On November 11 and 12, ICAP Director Wafaa El-Sadr took part in Myanmar’s first major civil society dialogue about women, peace, security, and development. The National Women’s Dialogue was supported by USAID, the Civil Society Forum for Peace in Myanmar, the Gender Equality Network (GEN), and the Women’s Organizations Network (WON), in collaboration with Columbia University Institute for the Study of Human Rights and the Women’s Refugee Commission. This convening took place at an important moment as Myanmar launches its ten-year National Action Plan for the Advancement of Women.
Mornings are hectic in the antenatal clinic at the Siteki Public Health Unit (PHU), located in Swaziland’s rural Lubombo region. It does not take long for the benches outside the consultation rooms to fill, and when they do, pregnant women from surrounding areas find seats on the ground under an avocado tree while they wait to see a small group of dedicated health care providers. Though typical of many health facilities offering antenatal care in Swaziland, Siteki PHU was selected as one of ten sites to take part in ICAP’s implementation science research study “Situkulwane Lesiphephile—Safe Generations.”
In October, ICAP’s annual leadership meeting brought ICAP directors from ICAP 16 countries to New York City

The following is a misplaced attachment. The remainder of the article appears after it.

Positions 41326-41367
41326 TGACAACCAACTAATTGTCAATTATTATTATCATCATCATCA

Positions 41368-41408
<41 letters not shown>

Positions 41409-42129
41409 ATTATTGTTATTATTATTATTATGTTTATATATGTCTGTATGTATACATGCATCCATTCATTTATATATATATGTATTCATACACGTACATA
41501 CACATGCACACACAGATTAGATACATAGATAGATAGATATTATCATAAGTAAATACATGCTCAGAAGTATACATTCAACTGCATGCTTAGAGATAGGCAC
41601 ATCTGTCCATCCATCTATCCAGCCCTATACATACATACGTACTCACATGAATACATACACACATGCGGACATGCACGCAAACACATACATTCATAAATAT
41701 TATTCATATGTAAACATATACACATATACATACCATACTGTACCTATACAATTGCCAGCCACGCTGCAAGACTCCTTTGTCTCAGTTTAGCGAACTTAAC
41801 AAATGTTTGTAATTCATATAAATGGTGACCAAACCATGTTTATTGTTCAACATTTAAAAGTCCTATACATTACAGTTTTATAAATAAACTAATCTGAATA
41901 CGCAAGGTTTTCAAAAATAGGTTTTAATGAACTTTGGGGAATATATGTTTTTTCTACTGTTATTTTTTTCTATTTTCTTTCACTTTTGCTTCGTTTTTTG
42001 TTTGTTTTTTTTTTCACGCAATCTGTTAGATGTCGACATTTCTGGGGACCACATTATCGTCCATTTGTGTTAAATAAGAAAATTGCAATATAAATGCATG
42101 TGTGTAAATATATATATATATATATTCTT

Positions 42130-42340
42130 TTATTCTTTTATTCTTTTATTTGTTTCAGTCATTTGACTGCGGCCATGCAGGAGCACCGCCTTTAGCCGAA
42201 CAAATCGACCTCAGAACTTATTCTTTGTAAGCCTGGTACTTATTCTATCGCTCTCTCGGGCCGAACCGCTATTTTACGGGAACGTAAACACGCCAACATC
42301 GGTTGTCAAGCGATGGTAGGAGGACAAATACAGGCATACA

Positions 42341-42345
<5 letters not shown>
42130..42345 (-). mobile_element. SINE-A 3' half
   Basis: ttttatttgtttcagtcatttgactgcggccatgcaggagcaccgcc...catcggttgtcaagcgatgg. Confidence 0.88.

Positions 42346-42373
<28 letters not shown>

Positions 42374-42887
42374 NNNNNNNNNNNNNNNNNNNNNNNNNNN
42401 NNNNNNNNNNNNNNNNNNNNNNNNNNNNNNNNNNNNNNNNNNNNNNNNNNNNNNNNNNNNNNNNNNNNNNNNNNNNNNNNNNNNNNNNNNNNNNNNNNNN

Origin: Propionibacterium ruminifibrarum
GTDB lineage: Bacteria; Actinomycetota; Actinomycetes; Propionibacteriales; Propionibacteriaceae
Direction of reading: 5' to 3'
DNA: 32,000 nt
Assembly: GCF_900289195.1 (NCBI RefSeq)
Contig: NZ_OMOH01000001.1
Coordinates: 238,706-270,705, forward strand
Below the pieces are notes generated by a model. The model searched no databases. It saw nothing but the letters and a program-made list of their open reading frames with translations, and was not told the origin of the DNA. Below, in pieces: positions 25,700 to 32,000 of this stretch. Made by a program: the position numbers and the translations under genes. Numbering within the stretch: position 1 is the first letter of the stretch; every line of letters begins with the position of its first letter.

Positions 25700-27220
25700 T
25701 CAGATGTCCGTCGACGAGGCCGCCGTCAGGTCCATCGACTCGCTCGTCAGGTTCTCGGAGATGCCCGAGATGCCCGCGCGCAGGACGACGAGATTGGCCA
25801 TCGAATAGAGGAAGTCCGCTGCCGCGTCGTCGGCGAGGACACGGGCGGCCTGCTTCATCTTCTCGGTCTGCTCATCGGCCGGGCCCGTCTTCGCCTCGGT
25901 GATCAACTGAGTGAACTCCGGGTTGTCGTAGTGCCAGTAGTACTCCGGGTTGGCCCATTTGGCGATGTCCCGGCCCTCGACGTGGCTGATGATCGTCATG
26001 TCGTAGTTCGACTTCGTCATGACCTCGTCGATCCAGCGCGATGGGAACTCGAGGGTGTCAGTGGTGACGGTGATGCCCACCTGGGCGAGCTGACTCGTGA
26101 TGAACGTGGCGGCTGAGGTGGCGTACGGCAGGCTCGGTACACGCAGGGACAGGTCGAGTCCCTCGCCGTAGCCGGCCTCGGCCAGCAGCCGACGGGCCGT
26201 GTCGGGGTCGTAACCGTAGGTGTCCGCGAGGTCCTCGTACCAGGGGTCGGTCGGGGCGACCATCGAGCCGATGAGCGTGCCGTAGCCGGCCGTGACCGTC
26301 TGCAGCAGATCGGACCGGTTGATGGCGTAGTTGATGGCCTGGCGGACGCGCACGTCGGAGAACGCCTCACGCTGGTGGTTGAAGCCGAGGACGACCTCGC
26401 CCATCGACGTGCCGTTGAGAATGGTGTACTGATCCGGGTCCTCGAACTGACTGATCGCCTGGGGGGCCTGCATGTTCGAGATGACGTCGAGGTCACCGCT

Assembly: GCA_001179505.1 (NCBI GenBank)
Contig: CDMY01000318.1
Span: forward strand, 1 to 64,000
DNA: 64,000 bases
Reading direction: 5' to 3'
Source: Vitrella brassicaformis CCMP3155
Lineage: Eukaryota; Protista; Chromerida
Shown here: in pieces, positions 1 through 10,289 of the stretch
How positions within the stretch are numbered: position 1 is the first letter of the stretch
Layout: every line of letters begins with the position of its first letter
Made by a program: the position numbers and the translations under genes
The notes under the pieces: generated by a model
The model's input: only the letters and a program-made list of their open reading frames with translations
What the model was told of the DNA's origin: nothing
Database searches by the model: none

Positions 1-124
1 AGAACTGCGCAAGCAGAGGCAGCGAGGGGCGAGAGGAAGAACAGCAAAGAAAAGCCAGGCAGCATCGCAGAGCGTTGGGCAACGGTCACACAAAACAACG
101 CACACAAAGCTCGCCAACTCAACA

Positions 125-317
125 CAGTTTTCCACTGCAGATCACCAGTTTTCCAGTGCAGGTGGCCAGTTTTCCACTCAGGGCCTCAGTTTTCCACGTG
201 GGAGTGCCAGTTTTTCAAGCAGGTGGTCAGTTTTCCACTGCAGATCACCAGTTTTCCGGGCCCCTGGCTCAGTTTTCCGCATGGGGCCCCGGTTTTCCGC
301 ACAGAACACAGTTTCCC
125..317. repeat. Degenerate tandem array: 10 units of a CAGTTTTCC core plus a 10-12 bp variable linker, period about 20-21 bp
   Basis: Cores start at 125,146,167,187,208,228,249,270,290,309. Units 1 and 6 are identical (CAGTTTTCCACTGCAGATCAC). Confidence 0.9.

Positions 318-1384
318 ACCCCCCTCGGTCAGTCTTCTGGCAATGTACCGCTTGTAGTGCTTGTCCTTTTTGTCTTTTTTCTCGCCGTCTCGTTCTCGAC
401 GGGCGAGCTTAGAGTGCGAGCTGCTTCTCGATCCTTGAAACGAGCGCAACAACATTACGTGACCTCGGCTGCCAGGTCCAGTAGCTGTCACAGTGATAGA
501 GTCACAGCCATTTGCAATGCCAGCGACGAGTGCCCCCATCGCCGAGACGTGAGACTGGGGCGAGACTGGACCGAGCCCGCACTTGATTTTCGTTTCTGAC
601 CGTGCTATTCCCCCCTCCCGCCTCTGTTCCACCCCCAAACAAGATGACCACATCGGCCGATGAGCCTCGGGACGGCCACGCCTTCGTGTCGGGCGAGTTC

View photos from the symposium and download posters.
Public health professionals from seven countries complete ICAP’s health systems strengthening course
In September, 40 health policy managers and administrators from seven sub-Saharan countries completed ICAP’s Health Systems Strengthening (HSS) course. This training program, now in its second year, was developed by ICAP with support from the Centers for Disease Control and Prevention (CDC), to enhance the capacity of US government field staff and partners to design, oversee and monitor health systems strengthening efforts, an important focus of PEPFAR’s work.
High numbers of people with HIV and poor access to maternity services have led Lesotho to suffer one of the highest maternal mortality rates in the world, at 620 maternal deaths per 100,000 live births, twice the global average.
In this video spotlight, Adeline Chabela, NEPI Nurse Advisor with ICAP in Lesotho, talks about reducing maternal mortality by increasing the number of qualified nurses and midwives serving in rural areas.
ICAP convened a group of leading HIV researchers for a special symposium on October 10 to discuss current opportunities and challenges in HIV prevention and to launch a supplement of the Journal of Acquired Immune Deficiency Syndromes (JAIDS), which looks at state of the art HIV prevention. ICAP Director, Wafaa El-Sadr and invited symposium co-chair Myron Cohen, Director of the Institute for Global Health and Infectious Disease at UNC Chapel Hill, were among the four guest editors for this special supplement.